Beat the campaign? Congrats! Pats you on the back. It’s not an easy thing to do. If you got the balls, go and give Ian Fisch — the main developer — a call (his number will be put on the screen when you get a Game Over. No, I’m not kidding) and tell him your thoughts about the game. Did you like it? Did you think it was fun? Do you believe there could be some improvement somewhere, or found a glitch? Tell him. I haven’t personally contacted him myself but I’m more than certain he will listen to your suggestions. Also, the Campaign+ mode will be unlocked! Whoo! It’s the same thing, except it’s even more difficult! More health lost when a mission fails, increased damage taken, tougher enemies, etc. Though, I hear some great prizes can be awarded…
Besides the campaign mode — which can actually be played locally with up to four players in splitscreen, either cooperatively or against each other — there’s also quickplay, which can also be played in local multiplayer, where your biker is placed on one of the maps in the campaign mode and is simply a normal race to make it to the top three. If you do, you will get a bronze, silver, or gold award, depending on your placement. Achieve a certain amount of awards to unlock the next level. There’s also online play, but it’s something that I have not explored yet.
The combat mechanics are awesome, if you can withstand the blood that comes from either hitting or shooting an opponent (may I also warn of decapitated heads from slicing a rider’s neck off with a sword). This is nowhere near a simulator; it’s much more on the arcadey side, being able to accelerate to maximum speed in just a few seconds and the ability to steer to the opposite side of the road in a moment’s notice (though, you will still need to hit the brakes and drift while approaching a curve).
Tracks are procedurally generated, meaning bikers and cops will appear out of nowhere, quickly gaining pace with you, no matter how far you are ahead of the pack. Attacks can be deflected with a wave of your arm (though, this will be more so of a dodging maneuver on your part if your rider is carrying a firearm). You can shove other bikers off the ledge or make them crash into the wall by kicking them. You can also hold them by the shoulder and force them into an oncoming vehicle or slam their face against the asphalt. Brutal, I know.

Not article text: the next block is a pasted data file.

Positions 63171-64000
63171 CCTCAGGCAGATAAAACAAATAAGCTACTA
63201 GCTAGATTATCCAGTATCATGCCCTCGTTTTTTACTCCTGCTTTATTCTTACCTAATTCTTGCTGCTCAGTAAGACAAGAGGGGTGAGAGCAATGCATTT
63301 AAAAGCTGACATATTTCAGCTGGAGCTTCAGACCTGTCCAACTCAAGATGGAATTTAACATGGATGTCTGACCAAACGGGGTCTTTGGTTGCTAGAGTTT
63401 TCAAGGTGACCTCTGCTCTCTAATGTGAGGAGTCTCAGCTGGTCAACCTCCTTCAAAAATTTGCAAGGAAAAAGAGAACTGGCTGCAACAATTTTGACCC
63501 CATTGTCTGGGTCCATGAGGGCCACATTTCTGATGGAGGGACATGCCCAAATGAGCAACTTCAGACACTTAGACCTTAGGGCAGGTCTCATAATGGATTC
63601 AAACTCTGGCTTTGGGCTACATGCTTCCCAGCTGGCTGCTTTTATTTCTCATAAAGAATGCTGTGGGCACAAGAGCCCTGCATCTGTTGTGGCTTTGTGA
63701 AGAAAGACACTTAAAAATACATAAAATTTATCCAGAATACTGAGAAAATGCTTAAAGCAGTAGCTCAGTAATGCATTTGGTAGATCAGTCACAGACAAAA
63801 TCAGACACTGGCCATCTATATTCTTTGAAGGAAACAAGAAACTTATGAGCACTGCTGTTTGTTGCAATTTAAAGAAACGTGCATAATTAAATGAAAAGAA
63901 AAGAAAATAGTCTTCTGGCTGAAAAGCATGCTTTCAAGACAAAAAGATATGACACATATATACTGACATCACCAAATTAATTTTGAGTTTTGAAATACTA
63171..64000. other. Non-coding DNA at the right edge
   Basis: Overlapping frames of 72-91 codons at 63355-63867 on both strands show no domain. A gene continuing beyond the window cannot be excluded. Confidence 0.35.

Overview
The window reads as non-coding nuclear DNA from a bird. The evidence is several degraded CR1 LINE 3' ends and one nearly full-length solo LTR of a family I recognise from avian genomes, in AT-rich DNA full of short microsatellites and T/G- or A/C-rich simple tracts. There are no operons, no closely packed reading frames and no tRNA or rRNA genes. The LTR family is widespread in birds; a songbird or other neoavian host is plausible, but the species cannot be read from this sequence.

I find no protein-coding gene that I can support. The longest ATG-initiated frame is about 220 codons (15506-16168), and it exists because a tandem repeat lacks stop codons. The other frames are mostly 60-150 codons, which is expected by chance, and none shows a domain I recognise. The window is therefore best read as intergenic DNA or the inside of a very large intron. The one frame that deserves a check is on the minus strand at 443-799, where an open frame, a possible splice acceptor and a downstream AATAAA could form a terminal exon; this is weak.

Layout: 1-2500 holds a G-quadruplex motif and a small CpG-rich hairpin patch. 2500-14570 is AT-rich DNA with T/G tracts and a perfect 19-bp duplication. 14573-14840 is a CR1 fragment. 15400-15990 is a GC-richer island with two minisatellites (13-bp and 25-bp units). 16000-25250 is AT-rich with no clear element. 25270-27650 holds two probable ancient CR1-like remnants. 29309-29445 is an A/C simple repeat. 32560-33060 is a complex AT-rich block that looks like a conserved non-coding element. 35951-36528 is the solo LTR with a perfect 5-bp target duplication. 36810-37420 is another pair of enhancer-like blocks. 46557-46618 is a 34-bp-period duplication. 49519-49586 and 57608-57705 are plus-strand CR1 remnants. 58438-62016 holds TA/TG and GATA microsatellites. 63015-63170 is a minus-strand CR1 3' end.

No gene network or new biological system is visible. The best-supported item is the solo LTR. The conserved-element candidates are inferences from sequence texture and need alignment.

As you inflict damage upon an opponent, either with your wrench, your ax, or whatever batting weapon you have at your disposal, your Critical Hit gauge will increase. Fill it to the top and upon holding either the attack or the kick button, your weapon or your leg will turn on fire, heavily increasing the damage or force inflicted upon the unfortunate victim. Opponents will also be unable to deflect this, so if you see someone with their shovel covered in flames about to hit you, it’s best to steer clear of the attack and then make your move once his swing is over, or kick him as he’s readying his swing. While holding a firearm, aiming is not automatic — there will be a green cursor on screen, in which you can adjust your aim with the mouse/right analog stick, and hitboxes are generally forgiving. It’s relatively easy to hit your target, depending on how close you are to him and whether you’re turning or not, and no bonus damage is awarded for headshots.
The Linux version runs very smoothly, which is definitely nice. There’s some occasional stuttering when there are a bunch of cars, trucks, and bikes on the screen at once, but obviously that’s something to be expected with any game and it’s not something to lose sleep over. Though, you’re probably going to need a fairly beefy rig if you want to run the game at max graphics settings. No crashes so far since the game left out of Early Access a few days ago. For a while there was an issue with controllers — the START button was actually the accelerator, not the Right Trigger. That issue is finally gone and now I’m able to play the game comfortably, with all controls intact, on my generic Xbox 360 pad. Here’s some gameplay through a couple of the Campaign levels:
If you were ever a fan of the Road Rash series, I’d definitely recommend picking this up. I can’t attest to those games since I haven’t played them myself but from the reviews I’ve been reading it seems Road Redemption picks up on the mechanics nicely, with the added bonus of modern graphics and additional gameplay features. Or, if you’re like me and just find the combat-racing hybrid to look fun, that works too.
As we liked this game, it finds its way naturally to our recommended games list. Check it out for other great games you may be missing in your current library!